For the first half of June — until the U.S. declared an even bigger one — the tiny, French semiautonomous territory of New Caledonia boasted the largest nature reserve on earth.

Covering a vast 1.3 million-sq-km region of the South Pacific, the Natural Park of the Coral Sea was established on May 28 to protect the world’s second largest coral reef and its attendant lagoon. Already safeguarded in parts by a UNESCO World Heritage listing, this wonderland is a nursery for 25 kinds of marine mammals (including sea cows and humpback whales), 48 species of shark and five different marine turtles. It also spawns vast numbers of pelagic fish, 3,000 tons of which make it into the Pacific every year – an important food source for tens of millions, and a source of employment for thousands of people living in the region.

But before most people had even heard of the creation of the Natural Park of the Coral Sea, U.S. President Barack Obama went one better by using his executive powers to create an even larger marine park in the south-central Pacific on June 17. Known as the Pacific Remote Islands Marine National Monument, it protects 2 million sq km of ocean and a smattering of islands and atolls between Hawaii and American Samoa from commercial fishing.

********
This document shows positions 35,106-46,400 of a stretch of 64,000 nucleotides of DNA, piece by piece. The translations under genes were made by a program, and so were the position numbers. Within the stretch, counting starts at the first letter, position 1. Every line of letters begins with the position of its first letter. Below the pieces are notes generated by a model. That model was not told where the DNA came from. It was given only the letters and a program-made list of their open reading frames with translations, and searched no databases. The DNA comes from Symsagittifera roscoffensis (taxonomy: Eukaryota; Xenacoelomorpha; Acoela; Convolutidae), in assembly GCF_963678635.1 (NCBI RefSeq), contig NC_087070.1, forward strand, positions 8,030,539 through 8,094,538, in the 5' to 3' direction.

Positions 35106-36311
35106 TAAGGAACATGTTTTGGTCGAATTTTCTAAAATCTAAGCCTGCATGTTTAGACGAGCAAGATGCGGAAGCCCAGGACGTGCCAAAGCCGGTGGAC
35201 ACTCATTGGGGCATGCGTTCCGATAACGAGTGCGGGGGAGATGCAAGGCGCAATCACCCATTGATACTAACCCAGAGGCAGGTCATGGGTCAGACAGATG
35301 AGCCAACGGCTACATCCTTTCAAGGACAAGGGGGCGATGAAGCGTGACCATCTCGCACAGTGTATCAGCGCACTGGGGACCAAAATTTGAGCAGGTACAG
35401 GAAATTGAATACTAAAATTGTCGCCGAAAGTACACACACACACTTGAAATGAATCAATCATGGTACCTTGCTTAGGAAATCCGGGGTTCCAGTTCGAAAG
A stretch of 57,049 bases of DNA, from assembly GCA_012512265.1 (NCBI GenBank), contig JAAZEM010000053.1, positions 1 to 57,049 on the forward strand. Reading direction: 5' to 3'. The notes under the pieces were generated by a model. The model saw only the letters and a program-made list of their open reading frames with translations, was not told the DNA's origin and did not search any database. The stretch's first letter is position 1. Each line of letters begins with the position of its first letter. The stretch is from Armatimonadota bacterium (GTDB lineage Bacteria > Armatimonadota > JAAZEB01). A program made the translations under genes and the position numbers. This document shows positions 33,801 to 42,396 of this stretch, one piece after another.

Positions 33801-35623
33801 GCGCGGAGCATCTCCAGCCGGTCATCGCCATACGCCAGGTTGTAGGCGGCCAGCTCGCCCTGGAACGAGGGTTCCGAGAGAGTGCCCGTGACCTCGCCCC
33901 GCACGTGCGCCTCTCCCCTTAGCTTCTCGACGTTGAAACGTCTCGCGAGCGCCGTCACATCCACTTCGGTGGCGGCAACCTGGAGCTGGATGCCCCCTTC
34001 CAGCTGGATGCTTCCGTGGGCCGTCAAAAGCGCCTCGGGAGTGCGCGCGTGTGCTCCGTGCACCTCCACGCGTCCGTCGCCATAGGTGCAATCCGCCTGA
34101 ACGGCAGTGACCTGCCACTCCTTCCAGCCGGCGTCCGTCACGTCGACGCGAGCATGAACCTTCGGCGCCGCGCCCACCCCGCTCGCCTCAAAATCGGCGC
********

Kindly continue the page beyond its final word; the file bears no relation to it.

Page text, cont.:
Obama’s announcement made world news, while New Caledonia’s barely received a mention. Perhaps that’s because the U.S., while sketchy on the details, has the hardware and manpower to enforce the no-take rule at the core of any national park. New Caledonia, however, has no navy of its own and relies on a handful of French ships to patrol an area twice the size of Texas and three times the size of Germany. What, in the end, is the meaning of its marine sanctuary if it cannot police it?

“This is supposed to be a World Heritage area, but look around you. Where are the patrols?” asks Manu Hernu, an eco-tour operator in Bourail, a popular surf beach on the west coast of New Caledonia’s largest island, Grande Terre. “There is no one here to stop people from fishing but me. I have to be the sheriff because the government isn’t here.”